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Editorial: Features
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Michael Madzo
Couturier Gallery, Los Angeles, California
Preview by Suvan Geer


Michael Madzo, "Those Who Were Sacred," 2014, mixed media

Continuing through March 29, 2014

There is an air of nostalgic calm to Michael Madzo’s surrealist collage paintings that is both comforting and odd. Comforting because his sharply cut and then sewn together images on paper allude to mysterious, yet peaceful and half familiar places. Odd because the nostalgia they evoke springs from things we have never seen and times we know more from old paintings than from our own world.

In the contemporary world we are accustomed to the unconventional and the irrational. Those were once the hallmarks of surrealism’s exploration of the unconscious. Now however fantastic images erupt routinely from almost every surface and screen we see. Our buildings wear enormous images like tattooed skins, we eat foods in alien colors, melt glaciers to drink and “like” things and people without really knowing them. We are offered disjunctive juxtapositions so routinely that reality’s slippage is constant and commonplace. One recent super bowl commercial had American music icon Bob Dylan asking “Is anything more American than America?” and answering by walking through pool halls and flag draped small town neighborhoods to sell cars for Italian owned Chrysler but urging us to buy our beer from Germany. As irrational as that mix sounds, it’s actually a pretty accurate representation of the corporate “American America” that is our new reality.  

Perhaps that’s why Madzo’s surrealist images strike me as nostalgic. The unreality his images offer is untouched by the present world’s clashing mashup of disparate things. While clearly dreamlike and strange, his works evoke a sense past ages when reality appeared far less conflated. By working from reproductions of cut-up old paintings Madzo creates a mental template lifted from history. His visions offer a dream-logic world filled with carriage wheels, quill pens, magnifying lenses and turbans, all infused with the slower pulse and more metaphoric connections we once attributed to the natural world.  

Madzo has for years used painted washes over the surface of his works to merge the excised fragments he gleans and then machine stitches together. The paint previously acted like a veil, obscuring edges and selectively revealing details in the background or on faces that he chooses to shroud, reshape or highlight. For this newest work, however, he has begun painting on the selected parts prior to assembly. As the paint becomes a stronger, more assertive presence, the images refer even more decisively to the history of painting.

Often the characters in his works appear to be period specific. The small fragmented figure in a skull cap shown gazing forward intensely while flying astride a bright speckled bird with a human eye in “Above Reproach” would be at home in the work of Pieter Bruegel or Johannes Vermeer. “That Promise Lingered” shows an elegantly elongated figure whose floating locks, loose colorful clothing and relaxed gesture call to mind Sandro Botticelli.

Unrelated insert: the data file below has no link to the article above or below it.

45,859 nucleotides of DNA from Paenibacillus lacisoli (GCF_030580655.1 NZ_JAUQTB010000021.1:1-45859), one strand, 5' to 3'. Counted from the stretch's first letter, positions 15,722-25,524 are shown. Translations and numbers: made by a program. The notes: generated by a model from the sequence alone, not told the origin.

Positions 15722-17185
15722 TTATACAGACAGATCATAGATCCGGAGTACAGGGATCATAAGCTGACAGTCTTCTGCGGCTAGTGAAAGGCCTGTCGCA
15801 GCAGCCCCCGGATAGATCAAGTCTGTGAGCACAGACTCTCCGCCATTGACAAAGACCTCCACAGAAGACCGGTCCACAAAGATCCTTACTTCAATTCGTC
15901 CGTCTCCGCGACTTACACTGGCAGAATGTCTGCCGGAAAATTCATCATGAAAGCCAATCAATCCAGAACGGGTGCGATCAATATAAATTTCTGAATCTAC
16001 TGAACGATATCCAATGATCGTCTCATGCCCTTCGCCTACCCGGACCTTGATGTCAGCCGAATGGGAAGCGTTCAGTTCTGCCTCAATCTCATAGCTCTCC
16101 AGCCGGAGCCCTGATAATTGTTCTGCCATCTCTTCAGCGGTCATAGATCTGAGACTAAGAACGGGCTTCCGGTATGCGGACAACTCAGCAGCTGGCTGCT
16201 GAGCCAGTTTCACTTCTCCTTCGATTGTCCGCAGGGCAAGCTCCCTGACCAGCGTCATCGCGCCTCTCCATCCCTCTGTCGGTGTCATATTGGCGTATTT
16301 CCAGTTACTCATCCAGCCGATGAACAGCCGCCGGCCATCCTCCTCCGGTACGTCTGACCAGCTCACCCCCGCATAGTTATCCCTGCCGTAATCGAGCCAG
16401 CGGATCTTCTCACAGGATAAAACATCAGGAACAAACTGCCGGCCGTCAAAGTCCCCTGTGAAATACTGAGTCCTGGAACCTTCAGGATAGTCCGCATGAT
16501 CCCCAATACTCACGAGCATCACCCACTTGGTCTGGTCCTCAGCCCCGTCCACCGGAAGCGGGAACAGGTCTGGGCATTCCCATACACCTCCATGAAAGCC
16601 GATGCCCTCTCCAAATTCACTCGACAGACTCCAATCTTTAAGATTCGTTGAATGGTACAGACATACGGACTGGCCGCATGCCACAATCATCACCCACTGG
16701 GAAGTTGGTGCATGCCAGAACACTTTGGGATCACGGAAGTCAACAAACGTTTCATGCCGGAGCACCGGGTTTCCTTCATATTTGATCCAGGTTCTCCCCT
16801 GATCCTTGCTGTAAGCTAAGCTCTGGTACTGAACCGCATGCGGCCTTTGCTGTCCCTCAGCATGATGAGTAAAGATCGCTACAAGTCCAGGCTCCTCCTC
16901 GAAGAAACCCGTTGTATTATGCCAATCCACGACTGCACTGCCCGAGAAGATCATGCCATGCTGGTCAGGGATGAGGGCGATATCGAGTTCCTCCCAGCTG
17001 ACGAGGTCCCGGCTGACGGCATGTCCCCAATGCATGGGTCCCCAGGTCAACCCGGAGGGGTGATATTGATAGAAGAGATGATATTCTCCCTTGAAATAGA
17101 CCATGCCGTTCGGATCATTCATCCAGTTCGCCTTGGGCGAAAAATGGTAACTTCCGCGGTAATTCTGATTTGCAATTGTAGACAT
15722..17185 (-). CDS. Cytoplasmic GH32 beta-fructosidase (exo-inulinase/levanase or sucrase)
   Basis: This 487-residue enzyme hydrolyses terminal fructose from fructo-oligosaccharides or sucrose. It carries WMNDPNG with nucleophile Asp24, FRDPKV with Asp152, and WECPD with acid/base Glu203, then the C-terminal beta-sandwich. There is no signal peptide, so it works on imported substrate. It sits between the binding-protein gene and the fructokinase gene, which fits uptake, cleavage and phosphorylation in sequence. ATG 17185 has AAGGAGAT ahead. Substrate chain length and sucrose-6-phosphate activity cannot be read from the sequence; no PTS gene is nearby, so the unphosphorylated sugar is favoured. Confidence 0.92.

The denizens in Madzo’s paintings are a pensive lot. Whether they are looking off into a distance we cannot see or returning the gaze of the viewer, they display a haunting internal quietude that suggests deep thought or recollection. That’s remarkable given the cut and paste way their faces are assembled and oversewn so that they might be seen as bearing the scars of horrific accidents or experimental surgeries.  Instead their faces exude a thoughtful peace. I think it’s the eyes.

Eyes in Madzo’s painting are always gentle, filled with intelligence and pathos. And they are always human, even when the face they are mounted to is not. It is the small insertion of a soulful human eye on the little yellow chickadee perched above the magnified, patchwork face of a quiet boy in “Those Who Were Sacred” that gives the bird its wise and knowing visage. Similarly, each of the five small colorful birds whose pear shaped bodies line the cloth draped ledge of the mysterious “Three Pairs And A Scribe” seem, because their eyes are human, to be sharing with us their unperturbed acceptance of the brooding polarities of the landscape and the passive scribe working in the clay jar above them.

In the visually sliced and diced world that Madzo’s intuitive method of construction generates, the penetrating yet calm gaze on all faces comes as a relief and a conundrum. Clearly taken from other contexts that we cannot know, they bring with them only a silent reminder that the eye is always observing and the mind is always working, no matter what the situation.


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